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Choosing Paints

July 4, 2010

My return to modeling is proving chock full of decisions, but probably the single most important one yet has to do with paint.

See, paint is critical to the final product, perhaps every bit as critical as the kit itself. After all, a bad paint job can make the world’s best-engineered kit look like ass, while a great paint job can save even terrible kits.

When I was growing up, I used Testors Model Master enamels pretty much exclusively. These paints were relatively widely available and keyed to Federal Standard paint codes, so the Olive Drab you get in the little half-ounce bottle is the exact same color that crewmen were slathering on the hulls of M4 Shermans in September 1944.

The downside of enamels? They’re oil-based, so they have to be cleaned up with paint thinner, which, if you’ve ever been near it, is some pretty potent stuff.

This time around, rebuilding my paint collection from scratch, I decided to do a few spray tests between the Model Master enamels and a few different brands of water-based acrylics, specifically Tamiya acrylics and Testors’ own Model Master Acryl line.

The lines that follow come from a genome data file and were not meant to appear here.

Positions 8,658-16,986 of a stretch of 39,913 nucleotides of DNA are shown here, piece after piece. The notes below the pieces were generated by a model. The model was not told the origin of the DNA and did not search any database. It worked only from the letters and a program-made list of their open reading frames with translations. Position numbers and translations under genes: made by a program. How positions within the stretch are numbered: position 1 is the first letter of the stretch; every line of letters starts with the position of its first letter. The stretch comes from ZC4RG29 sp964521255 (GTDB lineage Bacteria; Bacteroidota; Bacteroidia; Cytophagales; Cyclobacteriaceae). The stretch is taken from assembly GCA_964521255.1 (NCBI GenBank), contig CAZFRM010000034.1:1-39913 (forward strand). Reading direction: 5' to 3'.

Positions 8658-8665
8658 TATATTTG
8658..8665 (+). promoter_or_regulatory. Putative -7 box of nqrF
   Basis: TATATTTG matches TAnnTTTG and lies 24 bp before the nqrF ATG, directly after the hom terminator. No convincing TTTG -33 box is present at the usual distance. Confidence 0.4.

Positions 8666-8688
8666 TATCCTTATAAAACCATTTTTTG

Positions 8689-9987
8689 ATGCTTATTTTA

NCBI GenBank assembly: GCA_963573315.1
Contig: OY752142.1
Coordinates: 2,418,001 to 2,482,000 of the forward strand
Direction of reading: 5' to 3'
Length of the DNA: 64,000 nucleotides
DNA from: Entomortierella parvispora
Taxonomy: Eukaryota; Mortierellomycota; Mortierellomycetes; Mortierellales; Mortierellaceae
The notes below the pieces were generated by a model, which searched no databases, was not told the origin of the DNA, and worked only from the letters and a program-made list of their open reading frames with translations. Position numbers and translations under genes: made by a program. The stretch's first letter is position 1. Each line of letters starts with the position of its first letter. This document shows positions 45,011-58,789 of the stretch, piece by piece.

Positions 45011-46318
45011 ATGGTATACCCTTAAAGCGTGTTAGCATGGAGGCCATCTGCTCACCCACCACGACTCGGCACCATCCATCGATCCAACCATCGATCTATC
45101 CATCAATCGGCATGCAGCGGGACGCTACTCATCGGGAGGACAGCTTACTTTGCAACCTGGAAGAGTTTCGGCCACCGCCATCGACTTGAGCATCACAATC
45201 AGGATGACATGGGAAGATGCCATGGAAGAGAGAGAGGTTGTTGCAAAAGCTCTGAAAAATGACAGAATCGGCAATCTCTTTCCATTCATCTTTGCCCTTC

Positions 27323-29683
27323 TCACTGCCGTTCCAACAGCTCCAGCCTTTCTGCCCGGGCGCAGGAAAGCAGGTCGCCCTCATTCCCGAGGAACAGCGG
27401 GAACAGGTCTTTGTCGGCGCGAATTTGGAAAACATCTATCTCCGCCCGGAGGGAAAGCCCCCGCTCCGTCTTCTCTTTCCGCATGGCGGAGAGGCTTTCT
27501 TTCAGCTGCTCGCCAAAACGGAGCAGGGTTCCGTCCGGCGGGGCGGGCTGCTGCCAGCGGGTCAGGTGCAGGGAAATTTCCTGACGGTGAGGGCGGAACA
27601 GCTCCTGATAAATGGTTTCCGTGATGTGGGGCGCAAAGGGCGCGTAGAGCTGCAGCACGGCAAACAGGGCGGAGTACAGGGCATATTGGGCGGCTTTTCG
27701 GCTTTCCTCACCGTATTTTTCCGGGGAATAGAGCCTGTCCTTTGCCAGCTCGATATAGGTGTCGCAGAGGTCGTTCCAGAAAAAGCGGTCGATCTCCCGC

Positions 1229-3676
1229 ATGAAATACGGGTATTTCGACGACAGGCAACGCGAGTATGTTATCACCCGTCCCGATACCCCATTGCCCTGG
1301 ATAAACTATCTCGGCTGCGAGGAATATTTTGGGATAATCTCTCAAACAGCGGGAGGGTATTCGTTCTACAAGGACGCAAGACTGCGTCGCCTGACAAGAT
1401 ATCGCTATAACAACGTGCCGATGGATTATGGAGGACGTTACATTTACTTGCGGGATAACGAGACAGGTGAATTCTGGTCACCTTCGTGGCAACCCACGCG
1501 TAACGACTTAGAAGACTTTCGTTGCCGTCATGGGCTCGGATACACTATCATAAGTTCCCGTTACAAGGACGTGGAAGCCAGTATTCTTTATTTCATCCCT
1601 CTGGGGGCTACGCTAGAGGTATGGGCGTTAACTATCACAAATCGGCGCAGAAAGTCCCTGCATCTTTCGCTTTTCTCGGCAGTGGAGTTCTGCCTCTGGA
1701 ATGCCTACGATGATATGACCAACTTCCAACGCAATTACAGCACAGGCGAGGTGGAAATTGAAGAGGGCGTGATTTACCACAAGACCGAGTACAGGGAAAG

Overall, the idea of acrylics is very appealing. Water-based, less toxic, cleaned with isopropyl alcohol or Windex…what’s not to like?

Unfortunately, acrylics have a downside: they dry very fast. And once they dry, they’re a nightmare to clean up.

Ultimately, this last kind of made my decision for me. With two young kids, the chances are pretty high I’ll be called inside in the middle of airbrushing on at least a semi-regular basis, and the prospect of paint having time to dry a bit inside the airbrush is pretty decent. Knowing what I’m up against, I think enamels – which can be easily cleaned up with thinner even after ten years – are the better option.

And besides, I don’t think the acrylics airbrush quite as well.


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